The process described above provides a useful treatment process by using soil bacteria to produce an excess of melanin, which, when released, is sorbed to minerals. Once sorbed, the melanin will additionally immobilize metals such as uranium and other divalent metals. The process can also be used by the soil inoculation of appropriate melanin producing bacteria along with appropriate nutritional supplementation such as tyrosine. The process further lends itself to use a bioreactor or above-ground treatment of contaminated soils.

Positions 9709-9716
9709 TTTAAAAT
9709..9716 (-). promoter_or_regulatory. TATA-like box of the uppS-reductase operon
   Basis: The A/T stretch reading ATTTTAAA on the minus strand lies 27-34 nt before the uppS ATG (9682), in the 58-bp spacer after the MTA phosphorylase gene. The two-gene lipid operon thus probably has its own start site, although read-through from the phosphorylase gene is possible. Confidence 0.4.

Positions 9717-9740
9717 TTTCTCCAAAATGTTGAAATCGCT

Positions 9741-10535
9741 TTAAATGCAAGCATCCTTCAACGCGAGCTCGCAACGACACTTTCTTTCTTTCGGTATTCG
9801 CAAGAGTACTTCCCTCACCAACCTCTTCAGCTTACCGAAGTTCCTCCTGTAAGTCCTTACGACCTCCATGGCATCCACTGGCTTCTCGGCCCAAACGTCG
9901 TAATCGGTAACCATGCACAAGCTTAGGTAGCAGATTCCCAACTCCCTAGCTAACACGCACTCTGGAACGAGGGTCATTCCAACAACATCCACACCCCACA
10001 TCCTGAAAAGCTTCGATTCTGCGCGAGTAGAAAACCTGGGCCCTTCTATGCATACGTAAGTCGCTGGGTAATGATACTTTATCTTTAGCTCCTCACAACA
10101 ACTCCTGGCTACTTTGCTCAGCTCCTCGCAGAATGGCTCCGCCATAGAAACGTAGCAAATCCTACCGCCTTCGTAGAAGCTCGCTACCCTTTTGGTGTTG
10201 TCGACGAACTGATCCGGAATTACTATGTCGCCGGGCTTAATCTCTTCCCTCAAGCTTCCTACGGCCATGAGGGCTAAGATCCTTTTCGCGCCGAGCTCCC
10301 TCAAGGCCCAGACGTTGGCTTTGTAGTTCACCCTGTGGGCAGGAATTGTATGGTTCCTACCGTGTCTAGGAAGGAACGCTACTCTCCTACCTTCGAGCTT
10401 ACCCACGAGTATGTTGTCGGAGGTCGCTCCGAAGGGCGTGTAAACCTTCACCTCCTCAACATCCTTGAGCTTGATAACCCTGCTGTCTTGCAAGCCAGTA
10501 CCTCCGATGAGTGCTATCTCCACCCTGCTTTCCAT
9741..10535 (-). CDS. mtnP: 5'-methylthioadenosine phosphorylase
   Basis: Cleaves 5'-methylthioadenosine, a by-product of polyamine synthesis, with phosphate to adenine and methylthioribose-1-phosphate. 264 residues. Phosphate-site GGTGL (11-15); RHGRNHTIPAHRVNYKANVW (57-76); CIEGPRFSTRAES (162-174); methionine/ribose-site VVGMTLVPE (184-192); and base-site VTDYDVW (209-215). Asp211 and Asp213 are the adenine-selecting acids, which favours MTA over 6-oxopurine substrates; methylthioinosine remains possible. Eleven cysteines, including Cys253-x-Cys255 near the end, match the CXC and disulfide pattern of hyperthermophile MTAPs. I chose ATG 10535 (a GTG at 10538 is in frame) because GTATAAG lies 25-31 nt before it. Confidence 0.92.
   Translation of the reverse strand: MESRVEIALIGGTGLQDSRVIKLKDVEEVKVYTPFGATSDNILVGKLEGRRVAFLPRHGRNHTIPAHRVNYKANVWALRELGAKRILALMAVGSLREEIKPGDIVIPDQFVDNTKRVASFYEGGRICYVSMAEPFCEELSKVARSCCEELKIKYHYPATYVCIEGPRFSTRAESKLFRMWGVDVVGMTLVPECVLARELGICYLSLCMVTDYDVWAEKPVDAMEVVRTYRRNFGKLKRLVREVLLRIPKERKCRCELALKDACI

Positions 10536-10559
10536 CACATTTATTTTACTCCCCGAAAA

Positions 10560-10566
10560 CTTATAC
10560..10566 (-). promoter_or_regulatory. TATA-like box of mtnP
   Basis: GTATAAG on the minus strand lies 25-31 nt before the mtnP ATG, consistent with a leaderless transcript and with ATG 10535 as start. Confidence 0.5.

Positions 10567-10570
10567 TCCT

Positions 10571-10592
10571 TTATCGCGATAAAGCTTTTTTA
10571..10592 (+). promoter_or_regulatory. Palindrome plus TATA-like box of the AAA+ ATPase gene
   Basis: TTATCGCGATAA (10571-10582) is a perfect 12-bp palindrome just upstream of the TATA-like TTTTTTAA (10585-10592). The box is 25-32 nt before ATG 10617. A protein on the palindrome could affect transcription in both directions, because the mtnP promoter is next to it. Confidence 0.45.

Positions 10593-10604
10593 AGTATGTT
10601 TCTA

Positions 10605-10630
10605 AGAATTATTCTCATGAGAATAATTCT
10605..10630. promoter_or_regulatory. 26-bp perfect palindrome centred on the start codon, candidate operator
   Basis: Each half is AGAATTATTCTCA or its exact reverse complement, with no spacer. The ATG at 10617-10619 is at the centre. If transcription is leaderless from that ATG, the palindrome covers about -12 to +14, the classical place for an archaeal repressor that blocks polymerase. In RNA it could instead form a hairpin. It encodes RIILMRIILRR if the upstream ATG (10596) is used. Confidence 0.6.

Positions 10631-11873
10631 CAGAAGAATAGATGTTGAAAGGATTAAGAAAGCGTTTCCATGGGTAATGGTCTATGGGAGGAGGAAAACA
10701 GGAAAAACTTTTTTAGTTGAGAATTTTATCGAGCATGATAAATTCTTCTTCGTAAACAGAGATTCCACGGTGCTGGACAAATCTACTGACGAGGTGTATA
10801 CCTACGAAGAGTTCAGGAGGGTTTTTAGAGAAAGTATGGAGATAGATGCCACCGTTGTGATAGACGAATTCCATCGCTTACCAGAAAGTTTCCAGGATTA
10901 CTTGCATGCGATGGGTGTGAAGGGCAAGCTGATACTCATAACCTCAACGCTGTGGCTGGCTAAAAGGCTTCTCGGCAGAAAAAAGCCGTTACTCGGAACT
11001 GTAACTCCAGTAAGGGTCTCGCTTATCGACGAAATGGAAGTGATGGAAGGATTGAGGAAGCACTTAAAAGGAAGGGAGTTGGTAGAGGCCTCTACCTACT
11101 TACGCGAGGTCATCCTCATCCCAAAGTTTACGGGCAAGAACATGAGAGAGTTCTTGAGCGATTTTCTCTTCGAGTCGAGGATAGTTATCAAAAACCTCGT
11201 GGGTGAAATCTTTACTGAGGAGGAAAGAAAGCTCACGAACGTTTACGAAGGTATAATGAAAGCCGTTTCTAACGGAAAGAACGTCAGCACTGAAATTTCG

Although preferred embodiments of the invention have been described using specific terms, devices, and methods, such description is for illustrative purposes only. The words used are words of description rather than of limitation. It is to be understood that changes and variations may be made by those of ordinary skill in the art without departing from the spirit or the scope of the present as is set forth herein. In addition, it should be understood that aspects of the various embodiments may be interchanged, both in whole, or in part. Therefore, the spirit and scope of the invention should not be limited to the description of the preferred versions contained therein.